Gone are the days of book reports written on 8.5 X 11 college ruled paper with detailed answers to comprehension questions and a small box for a crayon drawing of the main character.
Gone are the days of Paper Mache planets using a bottle of blue starch and thin strips of old newspapers followed by a coating of poster paint.
Gone are the days of mammal posters drawn on flimsy $.49 white poster board using markers, and Elmer’s White glue to attach the hand written report with information gathered from the sixty pound encyclopedia and photos cut out from glossy National Geographic magazines.
These days are different.
We exited the arts and crafts store with the materials needed for my thirteen year old son to construct a three dimensional plant cell for his seventh grade science class. He had beads, pipe cleaners, felt, sheets of Styrofoam, hot glue sticks, clay, and tooth picks, and I had a wallet that was forty four dollars lighter.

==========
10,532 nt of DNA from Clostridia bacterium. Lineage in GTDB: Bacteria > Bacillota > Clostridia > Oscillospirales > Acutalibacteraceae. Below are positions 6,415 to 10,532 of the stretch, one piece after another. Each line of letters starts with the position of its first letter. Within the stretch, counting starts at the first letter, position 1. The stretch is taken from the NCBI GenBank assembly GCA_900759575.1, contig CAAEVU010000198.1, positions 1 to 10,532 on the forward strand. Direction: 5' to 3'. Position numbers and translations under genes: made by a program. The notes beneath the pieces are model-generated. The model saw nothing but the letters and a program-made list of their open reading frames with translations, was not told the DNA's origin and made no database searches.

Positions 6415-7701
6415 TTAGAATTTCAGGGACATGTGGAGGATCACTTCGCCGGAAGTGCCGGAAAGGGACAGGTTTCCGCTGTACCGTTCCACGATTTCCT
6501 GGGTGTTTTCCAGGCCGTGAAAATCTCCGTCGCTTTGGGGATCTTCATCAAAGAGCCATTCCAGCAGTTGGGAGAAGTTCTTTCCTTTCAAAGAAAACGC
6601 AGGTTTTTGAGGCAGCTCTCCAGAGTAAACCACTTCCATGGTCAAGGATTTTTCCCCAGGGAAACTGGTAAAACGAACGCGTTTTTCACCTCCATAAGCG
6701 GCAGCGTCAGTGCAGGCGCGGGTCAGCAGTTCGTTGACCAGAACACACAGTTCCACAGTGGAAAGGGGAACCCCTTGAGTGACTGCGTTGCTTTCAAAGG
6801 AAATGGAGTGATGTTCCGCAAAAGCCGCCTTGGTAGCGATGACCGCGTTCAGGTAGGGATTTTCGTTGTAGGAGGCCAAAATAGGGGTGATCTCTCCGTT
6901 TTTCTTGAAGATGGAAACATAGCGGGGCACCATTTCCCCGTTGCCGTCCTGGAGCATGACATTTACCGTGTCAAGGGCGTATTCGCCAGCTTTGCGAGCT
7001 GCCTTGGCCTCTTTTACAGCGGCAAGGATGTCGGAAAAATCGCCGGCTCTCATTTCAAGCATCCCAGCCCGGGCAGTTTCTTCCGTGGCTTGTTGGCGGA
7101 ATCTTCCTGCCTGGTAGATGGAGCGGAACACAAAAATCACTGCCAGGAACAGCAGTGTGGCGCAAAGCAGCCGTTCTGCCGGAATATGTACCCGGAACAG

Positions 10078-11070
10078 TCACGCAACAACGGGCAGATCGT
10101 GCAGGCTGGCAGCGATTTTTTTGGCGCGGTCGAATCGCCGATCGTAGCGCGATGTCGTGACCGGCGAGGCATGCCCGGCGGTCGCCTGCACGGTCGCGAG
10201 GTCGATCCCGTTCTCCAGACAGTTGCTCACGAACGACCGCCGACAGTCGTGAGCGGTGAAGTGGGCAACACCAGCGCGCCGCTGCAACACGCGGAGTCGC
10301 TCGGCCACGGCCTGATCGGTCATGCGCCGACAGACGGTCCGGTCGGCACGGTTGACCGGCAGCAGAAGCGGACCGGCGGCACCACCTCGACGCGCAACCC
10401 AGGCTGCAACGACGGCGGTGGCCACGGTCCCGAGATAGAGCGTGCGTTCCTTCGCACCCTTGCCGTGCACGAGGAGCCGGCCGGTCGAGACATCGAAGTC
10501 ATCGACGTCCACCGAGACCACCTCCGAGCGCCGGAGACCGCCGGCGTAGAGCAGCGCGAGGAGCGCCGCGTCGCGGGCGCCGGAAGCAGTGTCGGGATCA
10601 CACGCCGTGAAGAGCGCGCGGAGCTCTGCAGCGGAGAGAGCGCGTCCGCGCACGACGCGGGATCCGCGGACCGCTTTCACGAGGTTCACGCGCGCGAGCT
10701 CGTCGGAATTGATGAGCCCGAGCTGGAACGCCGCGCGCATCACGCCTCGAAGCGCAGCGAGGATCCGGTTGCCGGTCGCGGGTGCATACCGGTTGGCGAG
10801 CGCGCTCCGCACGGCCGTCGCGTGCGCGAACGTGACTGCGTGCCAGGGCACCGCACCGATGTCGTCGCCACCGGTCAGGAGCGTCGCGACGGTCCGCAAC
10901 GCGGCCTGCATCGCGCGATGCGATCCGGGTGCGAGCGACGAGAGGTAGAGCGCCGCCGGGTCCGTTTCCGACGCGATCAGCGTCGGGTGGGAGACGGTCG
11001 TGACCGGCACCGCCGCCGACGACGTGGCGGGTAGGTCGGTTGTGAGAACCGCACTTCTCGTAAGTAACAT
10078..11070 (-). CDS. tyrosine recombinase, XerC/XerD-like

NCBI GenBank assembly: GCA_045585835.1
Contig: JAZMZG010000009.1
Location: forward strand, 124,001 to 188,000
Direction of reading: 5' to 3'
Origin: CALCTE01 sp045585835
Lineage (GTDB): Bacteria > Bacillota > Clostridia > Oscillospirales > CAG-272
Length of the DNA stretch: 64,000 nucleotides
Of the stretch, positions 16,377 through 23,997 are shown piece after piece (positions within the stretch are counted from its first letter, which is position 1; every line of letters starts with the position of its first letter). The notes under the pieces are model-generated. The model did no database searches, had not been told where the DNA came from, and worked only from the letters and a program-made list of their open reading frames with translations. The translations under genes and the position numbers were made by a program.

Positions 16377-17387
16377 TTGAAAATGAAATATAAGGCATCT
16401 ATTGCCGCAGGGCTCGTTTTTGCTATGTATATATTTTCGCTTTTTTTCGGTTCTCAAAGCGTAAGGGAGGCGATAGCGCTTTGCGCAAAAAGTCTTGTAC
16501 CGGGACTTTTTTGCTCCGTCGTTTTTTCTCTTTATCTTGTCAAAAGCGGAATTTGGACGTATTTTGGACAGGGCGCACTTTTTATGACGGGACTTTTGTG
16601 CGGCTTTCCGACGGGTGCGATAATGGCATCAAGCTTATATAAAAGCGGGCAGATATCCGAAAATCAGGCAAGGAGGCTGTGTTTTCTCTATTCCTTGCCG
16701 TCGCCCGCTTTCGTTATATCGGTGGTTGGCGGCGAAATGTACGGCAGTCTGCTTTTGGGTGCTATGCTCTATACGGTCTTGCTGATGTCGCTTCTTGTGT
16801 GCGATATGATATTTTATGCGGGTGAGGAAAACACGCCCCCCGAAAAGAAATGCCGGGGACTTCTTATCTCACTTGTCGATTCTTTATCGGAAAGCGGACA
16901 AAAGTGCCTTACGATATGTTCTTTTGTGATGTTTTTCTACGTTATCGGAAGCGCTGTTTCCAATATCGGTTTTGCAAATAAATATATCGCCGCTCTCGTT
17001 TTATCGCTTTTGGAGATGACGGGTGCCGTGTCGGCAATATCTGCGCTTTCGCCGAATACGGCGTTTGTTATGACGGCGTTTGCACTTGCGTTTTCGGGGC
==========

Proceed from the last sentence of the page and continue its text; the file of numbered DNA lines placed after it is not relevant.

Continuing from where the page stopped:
I suppose that I could have scoured the house for colored construction paper, buttons, barbed wire, duct tape, and dental floss instead, but given the procrastination factor multiplied by the time needed to build the cell, added to basketball practice, divided by lunch, dinner, and church, I opted for quick and easy. I opted for, “I’ll take you to the store, you fill the cart, and I will shut my eyes, cross my fingers, and swipe the debit card.”
When we arrived home, my boy meticulously cut, pasted, glued, cut some more, fashioned, fixed, adhered, and manipulated, the forty four dollars worth of items into a gorgeous, three-dimensional, plant cell.
Five hours later his project was complete and the smell of hot glue saturated the air along with felt lint and dust from the Styrofoam.
Five days from now, when his project is graded and returned home, all the time and money spent will be a distant memory.
Ten days from now the plant cell creation will be stuffed in the trash can, uh, I mean cupboard.